Democratic Assemblymember Dr. Anna Kelles represents the 125th District, including Tompkins County and the southwest of Cortland County.  This district includes the metropolitan areas of Ithaca and Cortland as well as 17 smaller municipal towns and villages in both counties. For those readers unfamiliar with the area Ithaca is home to Cornell University and Ithaca College and a college in the State University of New York system is in Cortland.  This is not a conservative rural district.   On March 11, 2022 her opinion piece “New York Needs $15 Billion in Climate Funding Now” was published in The Ithaca Voice.  Because I think it is a good summary of the views on climate change of the progressive wing of the New York Democratic Party I have provided the text with my indented and italicized comments on it below. 

Last week, the UN’s Intergovernmental Panel on Climate Change (IPCC) released a comprehensive report on the impacts of climate change on humanity and our planet. UN secretary-general António Guterres called the report “an atlas of human suffering and a damning indictment of failed climate leadership.” Our window to mitigate the very worst impacts of climate change is narrowing. Across the globe, we are already experiencing destructive storms, flooding, droughts, and fires. To protect our planet, preserve our food systems, and adapt, we must take bold, transformational action now.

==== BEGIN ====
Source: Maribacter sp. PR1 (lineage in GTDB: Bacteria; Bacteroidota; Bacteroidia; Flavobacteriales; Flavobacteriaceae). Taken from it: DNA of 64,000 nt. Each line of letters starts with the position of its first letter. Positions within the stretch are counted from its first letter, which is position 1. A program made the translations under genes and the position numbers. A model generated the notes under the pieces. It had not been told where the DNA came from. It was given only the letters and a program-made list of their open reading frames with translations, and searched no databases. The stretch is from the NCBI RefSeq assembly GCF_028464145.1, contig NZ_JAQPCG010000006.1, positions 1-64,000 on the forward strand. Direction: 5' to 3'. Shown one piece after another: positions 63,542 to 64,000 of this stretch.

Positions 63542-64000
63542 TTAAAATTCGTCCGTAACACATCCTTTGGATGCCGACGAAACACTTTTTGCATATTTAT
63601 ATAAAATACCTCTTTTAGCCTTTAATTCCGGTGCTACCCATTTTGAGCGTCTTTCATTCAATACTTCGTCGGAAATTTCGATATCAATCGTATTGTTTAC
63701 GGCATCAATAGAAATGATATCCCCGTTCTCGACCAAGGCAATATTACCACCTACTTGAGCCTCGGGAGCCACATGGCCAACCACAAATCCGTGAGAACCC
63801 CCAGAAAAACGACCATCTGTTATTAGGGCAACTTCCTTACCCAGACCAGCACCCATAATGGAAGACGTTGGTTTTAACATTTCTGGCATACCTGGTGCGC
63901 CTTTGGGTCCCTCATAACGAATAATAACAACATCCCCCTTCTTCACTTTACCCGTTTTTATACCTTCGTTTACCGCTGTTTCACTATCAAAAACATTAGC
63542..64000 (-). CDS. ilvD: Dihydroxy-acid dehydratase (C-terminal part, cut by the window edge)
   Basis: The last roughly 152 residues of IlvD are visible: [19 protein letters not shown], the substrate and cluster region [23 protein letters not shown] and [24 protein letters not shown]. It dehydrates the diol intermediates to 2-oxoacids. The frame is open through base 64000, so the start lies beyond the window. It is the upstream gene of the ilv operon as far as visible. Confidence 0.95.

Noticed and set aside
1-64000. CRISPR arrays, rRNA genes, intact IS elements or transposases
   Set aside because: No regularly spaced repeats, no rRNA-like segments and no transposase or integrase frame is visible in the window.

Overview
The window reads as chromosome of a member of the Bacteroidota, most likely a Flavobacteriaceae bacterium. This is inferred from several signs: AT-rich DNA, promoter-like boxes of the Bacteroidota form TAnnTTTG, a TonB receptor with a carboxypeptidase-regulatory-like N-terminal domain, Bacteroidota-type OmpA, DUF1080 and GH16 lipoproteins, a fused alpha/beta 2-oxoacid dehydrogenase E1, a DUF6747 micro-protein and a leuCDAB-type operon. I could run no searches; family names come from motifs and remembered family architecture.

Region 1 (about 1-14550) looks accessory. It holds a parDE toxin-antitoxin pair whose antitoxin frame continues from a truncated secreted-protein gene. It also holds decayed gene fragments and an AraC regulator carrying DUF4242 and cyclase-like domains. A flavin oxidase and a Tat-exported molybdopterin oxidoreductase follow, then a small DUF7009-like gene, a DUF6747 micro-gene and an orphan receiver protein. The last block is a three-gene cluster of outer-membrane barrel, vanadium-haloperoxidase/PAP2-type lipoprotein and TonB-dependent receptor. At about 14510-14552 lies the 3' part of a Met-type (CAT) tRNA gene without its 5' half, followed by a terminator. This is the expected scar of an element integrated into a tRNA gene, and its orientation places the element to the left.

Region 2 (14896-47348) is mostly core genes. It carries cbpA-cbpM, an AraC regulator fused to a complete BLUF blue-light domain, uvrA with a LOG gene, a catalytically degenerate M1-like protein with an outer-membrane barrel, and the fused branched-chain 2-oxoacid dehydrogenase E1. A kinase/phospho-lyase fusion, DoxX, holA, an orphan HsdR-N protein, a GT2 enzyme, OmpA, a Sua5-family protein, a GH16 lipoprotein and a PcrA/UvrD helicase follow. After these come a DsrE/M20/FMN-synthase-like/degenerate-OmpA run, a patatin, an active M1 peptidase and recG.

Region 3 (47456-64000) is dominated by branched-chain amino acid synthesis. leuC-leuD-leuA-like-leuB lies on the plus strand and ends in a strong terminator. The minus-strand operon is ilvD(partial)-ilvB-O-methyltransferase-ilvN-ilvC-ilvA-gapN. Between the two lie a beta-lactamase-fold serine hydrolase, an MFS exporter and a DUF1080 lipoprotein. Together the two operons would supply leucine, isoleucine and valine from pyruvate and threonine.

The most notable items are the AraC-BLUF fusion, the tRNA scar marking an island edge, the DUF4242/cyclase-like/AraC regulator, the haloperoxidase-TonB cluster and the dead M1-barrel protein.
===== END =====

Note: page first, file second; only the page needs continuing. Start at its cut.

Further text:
There is another side to the report released by the IPCC.  Roger Pielke, Jr. writes that the IPCC is “an important organization with a primary purpose to assess the scientific literature on climate in order to inform policy” but notes that the IPCC report “has strayed far from its purpose to assess and evaluate the scientific literature, and has positioned itself much more as a cheerleader for emissions reductions and produced a report that supports such advocacy”. He goes on to explain that there are many examples where the report cited by Dr. Kelles does not accurately represent the literature used to reference its claims of impacts due climate change that are being used to justify mitigation actions like the CLCPA.  He also points out that damages are based on what would happen if climate changes projected for 2100 are imposed upon current society. These studies have in fact eliminated the possibility of adaptation in projecting the future even though the report is supposed to consider adaptation.